Deep dive into the Dark Web
What is the Dark Web?
The Dark Web a part of the World Wide Web made up of a variety of anonymous networks, untraceable online activity and non-referenced URLs and domains. It is only through software that enables users to browse these networks anonymously. The most common network is TOR (The Onion Router).
TOR was created by US military researchers to exchange intelligence information in an anonymous way. They release it into the public domain with the purpose of creating noise to hide their messages.
The US government built and funded TOR and is still their major source of financing.
Where is the located?
Who uses it?
While the Dark Web has been infamous for hosting bad content, it also enables people to conceal their identity for legitimate purposes.
- Whistle-blowers: Information can be passed to journalists anonymously without fear of censorship or retribution.
- Security Departments: Going undercover or digging through seized data; these are just some of the techniques that police all over the globe are using to find and convict criminals.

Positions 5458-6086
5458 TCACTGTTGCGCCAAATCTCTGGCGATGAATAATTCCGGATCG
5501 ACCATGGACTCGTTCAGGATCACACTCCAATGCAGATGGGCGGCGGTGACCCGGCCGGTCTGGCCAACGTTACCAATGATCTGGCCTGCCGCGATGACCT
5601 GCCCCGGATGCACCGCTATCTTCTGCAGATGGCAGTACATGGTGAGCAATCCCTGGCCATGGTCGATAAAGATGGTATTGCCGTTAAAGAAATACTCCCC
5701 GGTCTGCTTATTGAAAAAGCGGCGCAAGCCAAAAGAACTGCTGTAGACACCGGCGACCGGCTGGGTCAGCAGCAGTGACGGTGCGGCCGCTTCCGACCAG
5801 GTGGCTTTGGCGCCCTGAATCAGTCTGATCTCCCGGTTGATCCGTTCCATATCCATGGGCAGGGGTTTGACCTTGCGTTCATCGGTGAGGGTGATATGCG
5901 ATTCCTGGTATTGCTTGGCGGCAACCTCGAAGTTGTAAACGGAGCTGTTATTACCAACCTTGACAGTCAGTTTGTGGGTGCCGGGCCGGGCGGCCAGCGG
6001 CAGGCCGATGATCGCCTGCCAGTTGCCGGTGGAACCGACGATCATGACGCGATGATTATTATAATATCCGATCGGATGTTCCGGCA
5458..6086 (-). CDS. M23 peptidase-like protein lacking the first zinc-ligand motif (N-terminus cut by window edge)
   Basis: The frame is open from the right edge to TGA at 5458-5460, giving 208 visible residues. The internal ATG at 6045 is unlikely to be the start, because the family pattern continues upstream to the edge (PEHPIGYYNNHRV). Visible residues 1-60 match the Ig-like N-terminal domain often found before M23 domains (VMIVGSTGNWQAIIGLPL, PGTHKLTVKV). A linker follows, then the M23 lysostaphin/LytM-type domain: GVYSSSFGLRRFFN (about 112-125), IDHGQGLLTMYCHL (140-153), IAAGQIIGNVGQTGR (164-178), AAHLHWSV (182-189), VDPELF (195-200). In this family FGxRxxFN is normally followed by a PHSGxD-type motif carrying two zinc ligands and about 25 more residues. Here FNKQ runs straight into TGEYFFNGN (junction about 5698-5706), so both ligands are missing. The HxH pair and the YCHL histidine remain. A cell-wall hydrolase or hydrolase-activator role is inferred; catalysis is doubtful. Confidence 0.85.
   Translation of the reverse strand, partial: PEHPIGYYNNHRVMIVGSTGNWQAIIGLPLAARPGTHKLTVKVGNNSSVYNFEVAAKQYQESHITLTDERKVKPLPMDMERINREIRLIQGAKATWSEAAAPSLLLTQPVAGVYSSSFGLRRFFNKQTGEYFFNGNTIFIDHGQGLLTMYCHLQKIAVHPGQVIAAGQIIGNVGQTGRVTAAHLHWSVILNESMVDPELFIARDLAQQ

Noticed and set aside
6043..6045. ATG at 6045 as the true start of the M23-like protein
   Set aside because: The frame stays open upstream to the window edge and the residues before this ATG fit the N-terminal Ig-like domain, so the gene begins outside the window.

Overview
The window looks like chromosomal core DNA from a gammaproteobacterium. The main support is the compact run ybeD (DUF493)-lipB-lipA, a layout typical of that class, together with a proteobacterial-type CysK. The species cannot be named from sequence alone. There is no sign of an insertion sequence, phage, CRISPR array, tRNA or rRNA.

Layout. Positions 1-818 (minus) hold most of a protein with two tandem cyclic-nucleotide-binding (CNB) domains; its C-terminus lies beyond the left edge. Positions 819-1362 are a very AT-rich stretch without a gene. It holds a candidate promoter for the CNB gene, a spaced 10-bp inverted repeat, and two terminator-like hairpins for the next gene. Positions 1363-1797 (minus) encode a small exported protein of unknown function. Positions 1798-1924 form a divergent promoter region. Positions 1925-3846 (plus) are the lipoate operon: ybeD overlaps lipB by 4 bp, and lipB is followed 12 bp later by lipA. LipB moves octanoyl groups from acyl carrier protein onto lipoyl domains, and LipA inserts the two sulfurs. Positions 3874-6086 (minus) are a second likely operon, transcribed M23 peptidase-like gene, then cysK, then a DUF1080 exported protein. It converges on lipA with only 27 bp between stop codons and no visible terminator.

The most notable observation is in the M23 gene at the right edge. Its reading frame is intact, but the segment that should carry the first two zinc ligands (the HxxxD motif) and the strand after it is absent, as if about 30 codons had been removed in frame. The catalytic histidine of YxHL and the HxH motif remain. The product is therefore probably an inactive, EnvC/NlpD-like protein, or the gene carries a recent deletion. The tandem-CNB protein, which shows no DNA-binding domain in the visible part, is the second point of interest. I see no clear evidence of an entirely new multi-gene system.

- Citizens or activists of highly oppressive regimes: Countries with strict censorship laws use it to access books, news, educational content and even social media, in a secure way.
- Criminal gangs: it facilitates criminal activity, including counterfeit documents, gun trading, sale of drugs, child pornography, and more. It allows users to communicate anonymously without the threat of surveillance.
- Terrorists: Terrorist groups, like ISIS, use it to communicate plans and share intelligence.
- Child pornographers: One of the uses is the distribution of child abuse content.
What can be found on the Web?
What is the current size?
Although it’s nearly impossible to quantify the number of active sites due to the nature of the TOR network, according to a recently OnionScan report, the Dark Web has shrunk in size from 30,000 sites approximately in 2016, to 4,400 in 2017. The size is significantly lower after the hack of the Dark Web hosting service, Freedom Hosting II, that was carried out in February 2017 by an Anonymous group.
How to protect your data?
The web has many different dimensions, and some are more public than others. Cybercriminals are experts at covering their tracks, so don’t risk leaving stones unturned. Monitor activity lurking in the depths of the Dark Web to protect your corporate assets from every angle.
Boost your awareness of what’s going on in the underground and Dark Web, observe malicious activity targeting your organization and proactively prevent attacks with the Blueliv Dark Web module.